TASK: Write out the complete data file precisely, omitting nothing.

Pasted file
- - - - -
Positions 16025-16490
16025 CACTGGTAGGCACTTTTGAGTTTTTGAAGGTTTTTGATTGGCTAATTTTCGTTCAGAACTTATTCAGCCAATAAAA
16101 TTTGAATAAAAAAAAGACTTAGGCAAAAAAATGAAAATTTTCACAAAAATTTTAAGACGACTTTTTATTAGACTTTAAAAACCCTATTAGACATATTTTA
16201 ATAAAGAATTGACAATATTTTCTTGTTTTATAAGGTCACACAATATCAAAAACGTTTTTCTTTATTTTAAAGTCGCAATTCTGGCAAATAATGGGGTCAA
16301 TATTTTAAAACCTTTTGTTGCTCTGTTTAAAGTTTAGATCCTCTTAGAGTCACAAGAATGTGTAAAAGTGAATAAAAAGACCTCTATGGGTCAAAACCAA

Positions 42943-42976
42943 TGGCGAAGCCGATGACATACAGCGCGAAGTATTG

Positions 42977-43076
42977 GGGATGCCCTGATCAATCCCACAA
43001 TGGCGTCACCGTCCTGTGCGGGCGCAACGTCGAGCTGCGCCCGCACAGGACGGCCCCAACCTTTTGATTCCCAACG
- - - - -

Positions 16025-16490
16025 CACTGGTAGGCACTTTTGAGTTTTTGAAGGTTTTTGATTGGCTAATTTTCGTTCAGAACTTATTCAGCCAATAAAA
16101 TTTGAATAAAAAAAAGACTTAGGCAAAAAAATGAAAATTTTCACAAAAATTTTAAGACGACTTTTTATTAGACTTTAAAAACCCTATTAGACATATTTTA
16201 ATAAAGAATTGACAATATTTTCTTGTTTTATAAGGTCACACAATATCAAAAACGTTTTTCTTTATTTTAAAGTCGCAATTCTGGCAAATAATGGGGTCAA
16301 TATTTTAAAACCTTTTGTTGCTCTGTTTAAAGTTTAGATCCTCTTAGAGTCACAAGAATGTGTAAAAGTGAATAAAAAGACCTCTATGGGTCAAAACCAA

Positions 42943-42976
42943 TGGCGAAGCCGATGACATACAGCGCGAAGTATTG

Positions 42977-43076
42977 GGGATGCCCTGATCAATCCCACAA
43001 TGGCGTCACCGTCCTGTGCGGGCGCAACGTCGAGCTGCGCCCGCACAGGACGGCCCCAACCTTTTGATTCCCAACG